Baloch Liberation Army: Guerrilla Struggle in Pakistan

Published November 23, 2019


The Baloch nation existed in the mid-17th century until November 13, 1839, when the British Empire attacked the capital of Balochistan, Kalat (also spelled Khelat). After the British colonization, Balochistan was systematically divided into three parts. Western parts were merged into Persia in 1871, and Northern parts into Afghanistan in 1893.

Report from the Sarlat Mountains, Afghanistan-Pakistan border, December 24 2014

Balochistan is the land of the Baloch, who today see their land divided by the borders of Iran, Pakistan and Afghanistan. It is a vast swathe of land the size of France which boasts enormous deposits of gas, gold and copper, untapped sources of oil and uranium, as well as a thousand-kilometre coastline near the entrance to the Strait of Hormuz.

In August 1947, the Baloch from Pakistan declared independence, but nine months later the Pakistani army marched into Balochistan and annexed it, sparking an insurgency that has lasted, intermittently, to this day.

“Today we speak of seven Baloch armed movements fighting for freedom but all share a common goal: independence for Balochistan” – Baloch Khan, commander of the Balochistan Liberation Army

The fighters claimed to have marched for twelve hours from their camp to meet this IPS reporter.

They are four: Baloch Khan, commander of the Balochistan Liberation Army (BLA), and Mama, Hayder and Mohamed, his three escorts, who do not want to disclose their full names.

“[The Sarlat Mountains] is an area of high Taliban presence but they use their own routes and we stick to ours so we hardly ever come across them,” explains commander Khan, adding that he wants to make it clear from the beginning that the Baloch liberation movement is “at the antipodes of fundamentalism”.

“Today we speak of seven Baloch armed movements fighting for freedom but all share a common goal: independence for Balochistan,” says Khan. At 41, he has spent half of his life as a guerrilla fighter. “I joined as a student,” he recalls.

The senior commander refuses to disclose the number of fighters in the BLA’s ranks but he does say that they are deployed in 25 camps throughout “East Balochistan [under the control of Pakistan]”.

Khan suggests parallelisms between his group and the Kurdistan Workers’ Party (PKK), also a “secular group fighting for their national rights.”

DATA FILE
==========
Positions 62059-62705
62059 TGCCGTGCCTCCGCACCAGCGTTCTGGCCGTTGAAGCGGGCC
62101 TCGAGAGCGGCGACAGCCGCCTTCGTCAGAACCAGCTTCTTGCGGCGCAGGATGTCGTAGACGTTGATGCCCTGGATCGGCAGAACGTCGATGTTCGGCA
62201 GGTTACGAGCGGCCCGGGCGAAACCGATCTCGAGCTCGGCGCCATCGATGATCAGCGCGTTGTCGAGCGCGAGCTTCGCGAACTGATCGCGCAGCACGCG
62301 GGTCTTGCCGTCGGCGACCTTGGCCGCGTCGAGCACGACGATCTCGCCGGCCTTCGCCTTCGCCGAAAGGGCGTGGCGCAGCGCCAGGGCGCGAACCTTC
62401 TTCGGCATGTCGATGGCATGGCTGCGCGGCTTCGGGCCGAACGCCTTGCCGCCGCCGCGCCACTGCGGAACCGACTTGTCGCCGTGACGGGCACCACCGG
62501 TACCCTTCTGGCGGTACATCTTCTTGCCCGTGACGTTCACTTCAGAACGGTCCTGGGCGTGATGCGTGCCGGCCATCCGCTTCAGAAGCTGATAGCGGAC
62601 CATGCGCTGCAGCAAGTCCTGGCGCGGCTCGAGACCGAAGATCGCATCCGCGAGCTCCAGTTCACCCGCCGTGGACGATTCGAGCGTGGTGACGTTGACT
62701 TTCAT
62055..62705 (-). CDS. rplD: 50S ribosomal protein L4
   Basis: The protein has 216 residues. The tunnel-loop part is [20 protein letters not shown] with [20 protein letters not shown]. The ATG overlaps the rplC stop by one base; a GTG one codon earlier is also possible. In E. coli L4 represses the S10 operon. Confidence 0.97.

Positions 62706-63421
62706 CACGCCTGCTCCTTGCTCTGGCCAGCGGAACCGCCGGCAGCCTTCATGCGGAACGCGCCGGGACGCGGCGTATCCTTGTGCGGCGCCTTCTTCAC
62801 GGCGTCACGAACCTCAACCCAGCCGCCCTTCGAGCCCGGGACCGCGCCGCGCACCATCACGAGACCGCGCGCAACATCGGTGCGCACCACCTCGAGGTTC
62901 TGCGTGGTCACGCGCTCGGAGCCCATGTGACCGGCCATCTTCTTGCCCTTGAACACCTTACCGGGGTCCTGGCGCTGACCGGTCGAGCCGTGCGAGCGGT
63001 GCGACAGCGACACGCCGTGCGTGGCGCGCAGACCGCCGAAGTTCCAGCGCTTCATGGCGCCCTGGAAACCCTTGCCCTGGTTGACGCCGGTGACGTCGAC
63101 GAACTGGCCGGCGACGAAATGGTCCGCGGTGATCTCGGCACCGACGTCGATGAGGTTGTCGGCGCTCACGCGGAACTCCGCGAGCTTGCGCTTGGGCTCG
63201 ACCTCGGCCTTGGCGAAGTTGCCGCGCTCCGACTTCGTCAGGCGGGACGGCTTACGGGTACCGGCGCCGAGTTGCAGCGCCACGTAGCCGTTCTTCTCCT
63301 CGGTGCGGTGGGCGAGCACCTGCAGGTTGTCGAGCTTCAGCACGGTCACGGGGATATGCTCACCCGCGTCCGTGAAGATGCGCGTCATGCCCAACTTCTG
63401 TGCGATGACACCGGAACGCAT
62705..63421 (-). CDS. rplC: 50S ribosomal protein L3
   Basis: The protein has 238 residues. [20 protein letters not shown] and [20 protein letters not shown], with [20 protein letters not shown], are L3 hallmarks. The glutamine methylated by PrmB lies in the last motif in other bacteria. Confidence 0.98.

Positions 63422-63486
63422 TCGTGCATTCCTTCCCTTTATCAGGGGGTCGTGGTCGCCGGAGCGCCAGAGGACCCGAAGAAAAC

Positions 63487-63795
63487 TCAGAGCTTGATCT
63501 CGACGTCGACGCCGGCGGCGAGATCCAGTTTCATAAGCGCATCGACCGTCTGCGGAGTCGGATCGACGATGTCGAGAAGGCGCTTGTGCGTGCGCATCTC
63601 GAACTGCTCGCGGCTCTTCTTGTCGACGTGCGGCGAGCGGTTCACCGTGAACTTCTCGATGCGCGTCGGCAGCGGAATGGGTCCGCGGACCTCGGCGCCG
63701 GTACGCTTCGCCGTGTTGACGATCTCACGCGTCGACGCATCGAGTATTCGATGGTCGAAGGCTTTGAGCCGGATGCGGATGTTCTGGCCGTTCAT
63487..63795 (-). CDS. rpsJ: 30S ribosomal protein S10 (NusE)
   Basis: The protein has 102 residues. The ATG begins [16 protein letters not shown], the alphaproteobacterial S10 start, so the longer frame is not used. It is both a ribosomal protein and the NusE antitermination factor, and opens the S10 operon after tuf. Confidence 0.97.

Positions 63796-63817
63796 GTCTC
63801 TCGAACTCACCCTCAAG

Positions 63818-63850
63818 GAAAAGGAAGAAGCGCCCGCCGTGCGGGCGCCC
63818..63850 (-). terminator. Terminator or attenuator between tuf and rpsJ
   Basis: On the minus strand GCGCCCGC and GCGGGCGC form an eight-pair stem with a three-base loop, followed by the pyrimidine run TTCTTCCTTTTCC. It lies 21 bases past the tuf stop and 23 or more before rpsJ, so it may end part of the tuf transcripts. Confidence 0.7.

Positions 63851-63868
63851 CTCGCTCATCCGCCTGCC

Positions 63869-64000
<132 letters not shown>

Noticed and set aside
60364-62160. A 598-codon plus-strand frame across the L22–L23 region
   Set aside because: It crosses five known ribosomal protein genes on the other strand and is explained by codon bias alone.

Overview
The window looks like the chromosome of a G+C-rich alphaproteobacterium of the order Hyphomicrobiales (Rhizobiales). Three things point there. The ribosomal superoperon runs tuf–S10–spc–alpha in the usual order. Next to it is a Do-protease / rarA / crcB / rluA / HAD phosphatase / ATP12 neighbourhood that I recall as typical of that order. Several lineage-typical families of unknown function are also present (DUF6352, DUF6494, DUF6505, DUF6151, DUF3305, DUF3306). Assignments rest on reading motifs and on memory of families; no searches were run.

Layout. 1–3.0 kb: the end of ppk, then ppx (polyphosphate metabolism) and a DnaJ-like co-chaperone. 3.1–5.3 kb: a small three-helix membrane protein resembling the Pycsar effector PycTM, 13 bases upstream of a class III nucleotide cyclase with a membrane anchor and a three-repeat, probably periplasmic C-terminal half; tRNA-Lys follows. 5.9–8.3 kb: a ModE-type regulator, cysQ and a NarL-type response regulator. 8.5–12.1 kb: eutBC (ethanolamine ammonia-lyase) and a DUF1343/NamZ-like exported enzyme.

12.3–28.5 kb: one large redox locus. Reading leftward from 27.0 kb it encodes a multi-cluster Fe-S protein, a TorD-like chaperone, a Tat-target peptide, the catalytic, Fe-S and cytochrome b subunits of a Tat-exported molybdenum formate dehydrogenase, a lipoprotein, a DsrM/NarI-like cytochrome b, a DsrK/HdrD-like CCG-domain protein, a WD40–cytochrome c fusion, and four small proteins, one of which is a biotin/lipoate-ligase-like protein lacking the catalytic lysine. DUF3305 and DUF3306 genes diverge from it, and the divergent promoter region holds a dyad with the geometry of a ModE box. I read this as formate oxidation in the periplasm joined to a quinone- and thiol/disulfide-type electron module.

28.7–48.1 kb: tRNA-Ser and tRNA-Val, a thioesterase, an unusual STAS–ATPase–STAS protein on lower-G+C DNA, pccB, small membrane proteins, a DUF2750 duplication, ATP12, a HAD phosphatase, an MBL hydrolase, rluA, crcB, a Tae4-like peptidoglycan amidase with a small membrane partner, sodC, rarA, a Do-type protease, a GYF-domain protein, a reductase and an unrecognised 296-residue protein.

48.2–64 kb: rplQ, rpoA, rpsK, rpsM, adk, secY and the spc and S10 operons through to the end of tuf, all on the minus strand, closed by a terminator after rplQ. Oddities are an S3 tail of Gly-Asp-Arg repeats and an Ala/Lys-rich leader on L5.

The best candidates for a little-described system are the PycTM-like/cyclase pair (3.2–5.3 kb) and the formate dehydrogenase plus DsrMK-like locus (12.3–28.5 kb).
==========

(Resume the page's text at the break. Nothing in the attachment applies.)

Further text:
“We feel very close to the Kurds. One could say they are our cousins, and their land is also stolen by their neighbors,” says the commander, referring to the common origin of Baloch and Kurds, and the division of the latter into four states: Iran, Iraq, Syria and Turkey.

Historically a nomadic people, the Baloch insurgent groups in Pakistan are secular and share a common agenda focusing on the independence of Balochistan.

“Until 2000 not a single Shia was killed in Balochistan. Today Pakistan is funnelling all sorts of fundamentalist groups, many of them linked to the Taliban, into Balochistan, to quell the Baloch liberation movement,” says the guerrilla fighter, adding that targeted killings and enforced disappearances are a common currency in his homeland.

The number of people disappeared from Balochistan since 2000 is more than 19,000.

The BLA has ben fighting back. In August 2013, the BLA took responsibility for the killing of 13 people after the two buses they were travelling in were stopped by fighters in Mach area, about 50km (31 miles) south-east of the provincial capital, Quetta.

“There were 40 people in two buses. We arrested and investigated 25 of them and we finally executed 13, all of whom belonged to the Pakistani Security Forces,” said Khan.


Balochistan and beyond

“Pakistan is breeding fundamentalists to counter the Baloch nationalist movement but it has entirely failed. Now they are trying to use the instrument of religion in order to distract attention from the Baloch freedom movement,” Allah Nazar, commander in chief of the Baloch Liberation Front (BLF).

According to the movement´s leader, such a threat could well transcend the boundaries of this inhospitable region. Commander Nazar gave the coordinates of “at least four training camps” where members of the Islamic State would reportedly be receiving instruction before being transferred to the Middle East:

“There´s one is in Makran, and another one in Wadh, 990 and 315 km south of Quetta respectively,” says the guerrilla fighter. “A third one is in the Mishk area of Zehri – 200 km south of Quetta – and there are more than 100 armed men there: Arabs, Pashtuns, Punjabis and others who are based there with the help of Sardar Sanaullah Zehri [a local tribal leader]. The fourth camp is near Chiltan, in Quetta.”

Nazar adds that Pakistan’s ISI (Inter-Services Intelligence) is “both activating and patronising the Islamic State. The Islamic State is overwhelmingly present among us. They even throw pamphlets in our streets to advocate their view of Islam and get new recruits,” said Nazar.

The Baloch in Iran In 2014 there were about two million ethnic Baloch in Iran. The province where Baloch have traditionally lived in Iran, has the country’s worst rates for life expectancy, adult literacy, primary school enrolment, access to improved water sources and sanitation, infant mortality rate, of any province in Iran. Despite its important natural resources (gas, gold, copper, oil and uranium), the province has the lowest per capita income in Iran. Almost 80% of the Baloch live under the poverty line.

In 2005, a rebellion by Baloch against the Islamic Republic of Iran began.